alexa Visually inexperienced chicks exhibit spontaneous preference for biological motion patterns.
Toxicology

Toxicology

Journal of Clinical Toxicology

Author(s): Vallortigara G, Regolin L, Marconato F

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Abstract When only a small number of points of light attached to the torso and limbs of a moving organism are visible, the animation correctly conveys the animal's activity. Here we report that newly hatched chicks, reared and hatched in darkness, at their first exposure to point-light animation sequences, exhibit a spontaneous preference to approach biological motion patterns. Intriguingly, this predisposition is not specific for the motion of a hen, but extends to the pattern of motion of other vertebrates, even to that of a potential predator such as a cat. The predisposition seems to reflect the existence of a mechanism in the brain aimed at orienting the young animal towards objects that move semi-rigidly (as vertebrate animals do), thus facilitating learning, i.e., through imprinting, about their more specific features of motion.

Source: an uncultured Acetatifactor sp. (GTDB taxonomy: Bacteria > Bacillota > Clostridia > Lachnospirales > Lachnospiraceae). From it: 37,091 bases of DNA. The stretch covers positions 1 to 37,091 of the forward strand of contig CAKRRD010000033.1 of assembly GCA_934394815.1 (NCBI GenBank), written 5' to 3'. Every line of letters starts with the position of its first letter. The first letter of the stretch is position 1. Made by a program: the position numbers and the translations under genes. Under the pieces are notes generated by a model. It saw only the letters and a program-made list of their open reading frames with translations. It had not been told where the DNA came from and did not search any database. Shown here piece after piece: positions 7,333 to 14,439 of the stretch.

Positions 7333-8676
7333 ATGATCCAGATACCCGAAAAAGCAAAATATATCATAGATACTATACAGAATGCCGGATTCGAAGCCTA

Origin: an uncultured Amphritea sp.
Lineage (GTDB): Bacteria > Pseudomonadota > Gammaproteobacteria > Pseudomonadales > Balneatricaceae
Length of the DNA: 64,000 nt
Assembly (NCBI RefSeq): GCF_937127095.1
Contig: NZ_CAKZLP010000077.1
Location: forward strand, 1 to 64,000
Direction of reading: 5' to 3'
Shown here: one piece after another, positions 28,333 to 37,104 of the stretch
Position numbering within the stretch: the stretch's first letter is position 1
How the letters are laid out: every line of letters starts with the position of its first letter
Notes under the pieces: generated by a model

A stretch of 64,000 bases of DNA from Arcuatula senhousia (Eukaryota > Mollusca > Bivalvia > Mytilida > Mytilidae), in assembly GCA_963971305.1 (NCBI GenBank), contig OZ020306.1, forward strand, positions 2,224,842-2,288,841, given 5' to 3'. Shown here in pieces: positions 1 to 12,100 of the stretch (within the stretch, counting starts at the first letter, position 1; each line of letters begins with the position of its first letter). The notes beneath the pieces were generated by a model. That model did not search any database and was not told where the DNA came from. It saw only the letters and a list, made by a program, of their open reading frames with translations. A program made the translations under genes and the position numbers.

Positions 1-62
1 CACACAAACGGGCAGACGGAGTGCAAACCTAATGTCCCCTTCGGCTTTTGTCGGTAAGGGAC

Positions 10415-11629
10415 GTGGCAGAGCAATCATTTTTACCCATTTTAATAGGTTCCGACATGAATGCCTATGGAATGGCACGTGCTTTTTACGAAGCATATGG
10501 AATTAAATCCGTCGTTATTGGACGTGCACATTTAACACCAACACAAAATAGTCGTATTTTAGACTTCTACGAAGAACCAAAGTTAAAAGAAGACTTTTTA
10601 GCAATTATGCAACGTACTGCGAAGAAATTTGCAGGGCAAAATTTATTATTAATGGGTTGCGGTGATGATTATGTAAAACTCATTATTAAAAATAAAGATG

This article was published in PLoS Biol and referenced in Journal of Clinical Toxicology

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